Download the Original Article Statins and Cataracts | Health Care News 2014

Statins are a class of drugs-commonly used to lower cholesterol levels, cataracts are the leading cause of vision loss in the U.S., and recently, researchers found a connection between the  two.

Here's information to help you understand the connection.

Cataracts

According to the federal Centers for Disease Control and Prevention, more than 20.5 million Americans have cataracts.

In someone who has this condition, protein in the lens inside the eye breaks down, causing the eye's lens to become cloudy. Common symptoms include difficulty seeing colors and changes in contrast? Include difficulty driving, reading, and recognizing faces; and difficulty cop­ing with glare from bright lights.

Cataracts usually affect one eye first, but gradually affect both eyes. Several factors have been shown to cause them, including long­ term exposure to ultraviolet light and exposure to ionizing radiation. Overall health also plays a role, since conditions such as diabetes, hypertension, advanced age, and trauma can result in breakdown of the lens protein.

Statins

It is estimated that one in four Americans over age 45 currently takes a statin. In November 2013, the American College of Cardi­ology and the American Heart Association jointly announced new treatment guidelines for high cholesterol that likely will double the number of statin users.

Such a significant increase in statin use makes it even more important to understand the reported link between statin use and cataracts. 

Finding a connection

In one of the largest studies ever done,on the subject, results pub­lished in the November 2013 issue of JAMA Ophthalmology demonstrate a connection between statin use and cataracts. Jessica Leuschen, MD, of the San Antonio Military Medical Center, Texas, and colleagues compared the risk of developing cataracts between statin users and non-users who were closely matched in other ways, such as .gender and other medical conditions. Results showed that statin users had a 27 percent great­ er risk of developing cataracts than non-users.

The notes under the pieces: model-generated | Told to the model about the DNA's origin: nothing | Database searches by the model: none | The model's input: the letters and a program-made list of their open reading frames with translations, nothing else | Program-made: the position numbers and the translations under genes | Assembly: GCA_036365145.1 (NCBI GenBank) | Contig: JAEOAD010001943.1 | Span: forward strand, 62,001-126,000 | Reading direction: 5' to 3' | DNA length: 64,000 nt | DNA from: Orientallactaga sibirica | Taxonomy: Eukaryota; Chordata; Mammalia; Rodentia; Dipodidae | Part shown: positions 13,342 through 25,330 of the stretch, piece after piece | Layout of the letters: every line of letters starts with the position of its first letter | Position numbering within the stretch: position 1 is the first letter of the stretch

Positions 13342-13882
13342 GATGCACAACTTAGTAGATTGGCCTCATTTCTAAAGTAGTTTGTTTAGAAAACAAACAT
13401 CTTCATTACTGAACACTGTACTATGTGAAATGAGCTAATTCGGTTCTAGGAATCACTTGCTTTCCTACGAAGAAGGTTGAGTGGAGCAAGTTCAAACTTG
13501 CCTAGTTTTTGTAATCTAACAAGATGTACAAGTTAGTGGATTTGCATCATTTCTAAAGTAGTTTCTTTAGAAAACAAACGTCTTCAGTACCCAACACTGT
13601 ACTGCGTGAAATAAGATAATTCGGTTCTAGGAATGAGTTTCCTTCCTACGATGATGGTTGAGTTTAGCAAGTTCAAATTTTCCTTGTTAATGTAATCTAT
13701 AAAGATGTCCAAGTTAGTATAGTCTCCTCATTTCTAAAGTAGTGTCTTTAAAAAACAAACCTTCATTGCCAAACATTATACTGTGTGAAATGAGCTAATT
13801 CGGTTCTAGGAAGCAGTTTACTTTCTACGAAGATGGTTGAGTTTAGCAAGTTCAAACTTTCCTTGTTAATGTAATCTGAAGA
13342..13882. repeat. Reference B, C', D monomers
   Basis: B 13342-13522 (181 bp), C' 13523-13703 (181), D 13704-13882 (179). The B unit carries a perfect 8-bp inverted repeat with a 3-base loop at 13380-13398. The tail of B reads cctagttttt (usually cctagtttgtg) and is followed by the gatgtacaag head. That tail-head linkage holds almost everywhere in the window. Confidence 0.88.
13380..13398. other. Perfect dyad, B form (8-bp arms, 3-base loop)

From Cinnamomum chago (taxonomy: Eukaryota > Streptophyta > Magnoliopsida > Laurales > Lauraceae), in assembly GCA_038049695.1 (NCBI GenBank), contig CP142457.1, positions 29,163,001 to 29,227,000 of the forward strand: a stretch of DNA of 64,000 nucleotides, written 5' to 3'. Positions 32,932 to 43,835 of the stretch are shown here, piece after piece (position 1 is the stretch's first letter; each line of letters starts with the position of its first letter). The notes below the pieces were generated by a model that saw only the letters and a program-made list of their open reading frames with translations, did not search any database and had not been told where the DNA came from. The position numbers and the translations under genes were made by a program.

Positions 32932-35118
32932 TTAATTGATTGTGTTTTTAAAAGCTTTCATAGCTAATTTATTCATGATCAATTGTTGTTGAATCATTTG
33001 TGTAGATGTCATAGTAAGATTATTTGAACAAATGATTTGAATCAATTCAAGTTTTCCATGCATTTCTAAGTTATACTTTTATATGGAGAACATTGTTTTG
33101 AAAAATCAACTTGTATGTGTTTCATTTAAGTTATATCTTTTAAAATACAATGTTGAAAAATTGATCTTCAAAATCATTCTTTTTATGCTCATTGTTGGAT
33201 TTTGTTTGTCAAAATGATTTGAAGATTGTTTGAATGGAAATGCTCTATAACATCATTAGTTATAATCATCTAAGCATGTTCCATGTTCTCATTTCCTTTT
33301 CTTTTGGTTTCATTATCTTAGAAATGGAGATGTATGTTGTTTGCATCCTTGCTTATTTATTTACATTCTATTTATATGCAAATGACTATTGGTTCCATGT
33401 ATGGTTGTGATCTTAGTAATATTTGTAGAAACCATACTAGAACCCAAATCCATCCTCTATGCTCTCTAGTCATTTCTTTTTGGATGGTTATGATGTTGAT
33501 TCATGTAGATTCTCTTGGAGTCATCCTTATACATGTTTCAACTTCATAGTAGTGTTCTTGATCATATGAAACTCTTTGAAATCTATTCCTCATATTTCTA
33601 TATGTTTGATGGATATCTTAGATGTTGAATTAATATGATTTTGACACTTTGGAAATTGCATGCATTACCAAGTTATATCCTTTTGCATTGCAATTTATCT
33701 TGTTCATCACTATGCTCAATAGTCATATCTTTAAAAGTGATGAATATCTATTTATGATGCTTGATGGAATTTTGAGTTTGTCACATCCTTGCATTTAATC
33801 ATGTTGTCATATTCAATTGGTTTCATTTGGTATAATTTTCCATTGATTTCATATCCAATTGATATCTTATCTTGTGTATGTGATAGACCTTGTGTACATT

Further analysis found that this risk may be even higher in statin users who have risk factors for cardiovascular disease but who have not yet experienced any cardiovascular disease events such as a heart attack or stroke.

The study concluded that there was a connection between statins and cataracts, but did not show that statin use caused cataracts.

Be aware

Statins are not the only medication associated with cataract development.

Medications directly associated:

Oral steroids. Researchers have found a direct connection be- tween the risk of developing cataracts and long-term use of oral steroids, medication  often prescribed  to suppress inflallmatory conditions  such as rheumatoid  arthritis.

Other medications associated with cataract development but  for which a definitive connection has not been proven include:

Glaucoma medications, used to treat a condition in which pres­ sure inside the eye causes gradual loss of vision

Psoralens,
a class of drugs used with light therapy to treat certain skin disorders such as psoriasis

Antips ychotic medications
such as chlorpromazine  (Thorazine), used to treat mental disorde'rs, severe behavior disorders, severe hiccups, severe nausea and vomiting, and certain types of por­ phyria,  a metabolic  abnormality

Medications weakly associated with cataracts but for which a definitive connection has not been proven include:

Allopurinol, used to treat gout and some kinds of kidney stones